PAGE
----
Crocheted baby blankets have always been among my favorite projects for gifts or custom orders. Now with the warmer weather ahead, I was looking for a lighter version for my "blankets with holes" to provide a cuddler to keep the chill off while not overheating the baby or toddler. The inspiration for this article came from "V-stitched Crochet Baby Blanket by Maria through her website "Dinki Dots." By crocheting with a V-stitch instead of the 3 stitch cluster, I was able to achieve an open weave without the added thickness found in most Granny Stitch patterns. I had thought that I was finished with the baby shower gifts for children of dear friends when my BFF, Phyllis, from Florida called to tell me that her daughter, Melissa was expecting a little one in the fall. I had watched Melissa grow up from infancy, and so any of her children would also be dear to my heart. Even though she is a grown woman she still calls me "Aunt Lillian," a relic from our early years in Miami. She will not be able to use the blanket for her new baby until the winter, and even then she will need a lighter weight cover. Since I do not know the baby's gender, I guess I will make two blankets, and give her the right one when the little one arrives. I already selected pink, white, and a multi-shade for the female version.
The original V-stitch inspiration was done in rainbow colors, but I wanted to use up some worsted from my stash and decided to stitch with white, baby blue, and camel. Lately, I have been crocheting many of my bigger projects with a worsted weight (#4) yarn called "Studio Classic by Nicole." This is an affordable house brand from the mega-craft store AC Moore. The yarn is at the thicker end of the worsted range, It is soft to touch and works up beautifully. The yarn is machine washable and dryable under low heat. I generally just dry until some of the moisture is removed and block flat on a towel. Since there are 372 yards in each skein, I only needed 1 of each color to complete my blanket with an accent trim.
While still following the basic style of the pattern, I made several changes to make a larger blanket. Instead of a 133 foundation chain, I widened the chain to 122 as the V-stitch repeat is 3 plus 3. The original started with 2 rows of white alternated with 4 rows of different rainbow colors. I started with 6 rows of color and alternated with 4 rows of white. Since I wanted to start and end with the same blue, I ended up crocheting 70 rows before applying the trim (instead of 58) My model was 26.9 inches wide by 37 inches long. My finished piece was 36 inches wide by 40 inches long. The larger blanket would still work well for a toddler. The number of rows in each segment does not matter. Just choose a pattern that pleases you. Next time I will probaby choose a combinati9on that works out with a smaller number of rows to yield a square.The blanket was crocheted with a 6.00mm J hook.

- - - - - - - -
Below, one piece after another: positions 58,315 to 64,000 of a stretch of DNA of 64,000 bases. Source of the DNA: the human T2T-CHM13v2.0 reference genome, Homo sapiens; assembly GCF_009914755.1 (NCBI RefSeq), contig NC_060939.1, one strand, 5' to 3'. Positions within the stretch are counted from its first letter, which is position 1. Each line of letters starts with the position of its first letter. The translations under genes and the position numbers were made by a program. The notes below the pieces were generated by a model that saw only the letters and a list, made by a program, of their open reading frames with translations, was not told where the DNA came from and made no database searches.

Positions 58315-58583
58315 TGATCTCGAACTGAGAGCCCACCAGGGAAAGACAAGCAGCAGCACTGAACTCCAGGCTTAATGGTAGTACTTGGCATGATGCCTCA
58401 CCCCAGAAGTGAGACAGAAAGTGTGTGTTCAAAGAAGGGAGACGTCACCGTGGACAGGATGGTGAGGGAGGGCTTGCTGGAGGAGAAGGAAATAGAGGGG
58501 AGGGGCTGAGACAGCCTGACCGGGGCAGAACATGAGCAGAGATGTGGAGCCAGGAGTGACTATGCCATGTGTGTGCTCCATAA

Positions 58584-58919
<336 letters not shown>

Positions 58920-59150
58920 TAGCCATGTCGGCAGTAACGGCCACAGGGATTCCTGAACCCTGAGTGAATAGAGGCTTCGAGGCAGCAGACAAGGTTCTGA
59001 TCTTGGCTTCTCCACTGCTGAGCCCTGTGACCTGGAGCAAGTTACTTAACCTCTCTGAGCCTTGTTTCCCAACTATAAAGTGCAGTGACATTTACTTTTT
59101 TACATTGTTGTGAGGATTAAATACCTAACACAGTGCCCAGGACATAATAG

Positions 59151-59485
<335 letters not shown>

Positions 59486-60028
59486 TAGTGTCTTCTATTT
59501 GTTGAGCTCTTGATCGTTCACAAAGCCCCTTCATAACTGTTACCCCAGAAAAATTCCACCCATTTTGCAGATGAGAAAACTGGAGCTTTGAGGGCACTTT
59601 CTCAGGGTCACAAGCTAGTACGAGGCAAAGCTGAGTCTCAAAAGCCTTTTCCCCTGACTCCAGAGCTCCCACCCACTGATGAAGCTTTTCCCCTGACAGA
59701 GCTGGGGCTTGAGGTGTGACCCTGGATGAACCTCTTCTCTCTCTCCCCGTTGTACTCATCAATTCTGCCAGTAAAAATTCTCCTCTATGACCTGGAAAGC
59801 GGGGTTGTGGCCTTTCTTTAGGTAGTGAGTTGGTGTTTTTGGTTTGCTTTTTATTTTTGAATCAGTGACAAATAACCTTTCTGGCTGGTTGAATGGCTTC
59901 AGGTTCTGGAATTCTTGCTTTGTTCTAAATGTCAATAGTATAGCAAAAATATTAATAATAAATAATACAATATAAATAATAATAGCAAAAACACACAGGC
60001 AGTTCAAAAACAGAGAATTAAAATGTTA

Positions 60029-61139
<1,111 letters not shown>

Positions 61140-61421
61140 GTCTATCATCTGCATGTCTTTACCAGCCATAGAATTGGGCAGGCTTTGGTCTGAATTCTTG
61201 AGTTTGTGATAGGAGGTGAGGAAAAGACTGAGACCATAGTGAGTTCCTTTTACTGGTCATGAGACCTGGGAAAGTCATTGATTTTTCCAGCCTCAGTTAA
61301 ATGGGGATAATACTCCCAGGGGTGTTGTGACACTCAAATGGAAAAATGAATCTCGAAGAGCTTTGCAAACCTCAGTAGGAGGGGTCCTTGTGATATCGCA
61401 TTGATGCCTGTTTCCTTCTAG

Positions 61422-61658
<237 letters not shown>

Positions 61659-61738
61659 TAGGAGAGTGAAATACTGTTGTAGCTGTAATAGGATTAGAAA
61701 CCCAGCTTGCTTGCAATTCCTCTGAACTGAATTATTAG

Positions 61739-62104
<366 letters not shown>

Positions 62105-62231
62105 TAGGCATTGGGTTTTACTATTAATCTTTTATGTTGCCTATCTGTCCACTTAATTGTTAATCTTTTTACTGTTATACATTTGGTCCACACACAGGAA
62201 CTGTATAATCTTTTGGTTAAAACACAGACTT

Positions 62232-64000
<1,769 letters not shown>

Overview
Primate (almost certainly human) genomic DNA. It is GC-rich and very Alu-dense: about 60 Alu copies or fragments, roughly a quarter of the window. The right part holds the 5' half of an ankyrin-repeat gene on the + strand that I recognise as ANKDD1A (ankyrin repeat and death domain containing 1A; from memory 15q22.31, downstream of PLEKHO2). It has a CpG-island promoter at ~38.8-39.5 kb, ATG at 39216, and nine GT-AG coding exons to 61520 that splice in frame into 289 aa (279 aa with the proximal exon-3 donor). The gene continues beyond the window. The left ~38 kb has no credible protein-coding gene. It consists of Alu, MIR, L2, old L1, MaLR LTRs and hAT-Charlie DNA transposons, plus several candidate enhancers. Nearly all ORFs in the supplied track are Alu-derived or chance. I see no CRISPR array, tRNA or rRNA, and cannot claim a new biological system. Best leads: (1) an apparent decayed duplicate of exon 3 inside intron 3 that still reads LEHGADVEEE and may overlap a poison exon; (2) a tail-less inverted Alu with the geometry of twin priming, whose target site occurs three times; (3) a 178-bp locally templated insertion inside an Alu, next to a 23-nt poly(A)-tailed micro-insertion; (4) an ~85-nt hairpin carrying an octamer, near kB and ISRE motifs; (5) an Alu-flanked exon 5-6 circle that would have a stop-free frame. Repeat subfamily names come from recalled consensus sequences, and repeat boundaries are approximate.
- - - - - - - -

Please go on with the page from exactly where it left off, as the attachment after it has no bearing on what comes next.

With the exception of the trim the entire blanket is done in V stitch. (DC-CH-DC in the same stitch.
After several tries I was still unable to execute the chainless foundation. Therefore, I just chained my 122 stitches and added 1 for the turn and crocheted back along the chain. I am determined to master that technique, but I will have to devote a lot of time and many reruns of You-Tube shorts dedicated to the demonstration. At the end of the row, I chained 3 and turned my work.and made my first V-stitch into top of the first stitch in row. After each V-stitch I skipped 2 stitches until I reached the last stitch. Next, I double crocheted (DC) and turned my work. In each following row, I made my v-stitches in the ch space left in the previous row. At the end of the row, DC in the top of the CH3. Then CH 3 and turn.
Please note to change color, work into the two open loops before making the chain 3.
When I finished the sequence, I single crocheted in white around the circumference of the blanket. I made sure to make 3 single crochet stitches into each corner so that the blanket would lie flat.
The next step was to follow the V-stitch pattern as I had done for the main portion. I was able to work in 3 DC in the first row and2 sets of 2 DC in the second row of trim. The last step was to change to blue changing back to single crochet. The final row was done with Crab Stitch. This stitch is also called a reverse Single Crochet. This stitch provides a thicker more interesting edge to the blanket. You can find a simple photo-tutorial, "How to Crow A Reverse Single Crochet Stitch" through dummies that is related to Crocheting for Dummies. or through "Reverse Single Crochet Stitch (Crab Stitch) from AllFreeCrochet.com.
I am proud of my new blanket and look forward to presenting it to a new mama. As with all of my pieces, I give it a critical eye so that I can continue to improve in future blankets. The V-stitch was easy to execute and worked well into a lighterweight baby blanket. Next time, I will change the color count so that I can end up with a blanket about 10% shorter. I also might consider adding a fourth color or work the stripes from light to dark for an ombre effect in the same color family. I need to be careful when crocheting along the long sides so that my edges lay flat without extra stitches. Now that this blanket is finished I am eager to start the female version. Whenever the parents reveal, I will be ready to send off the blanket. The baby's older brother received an earlier version of my "blanket with holes," and it well worn with love crocheted into every stitch.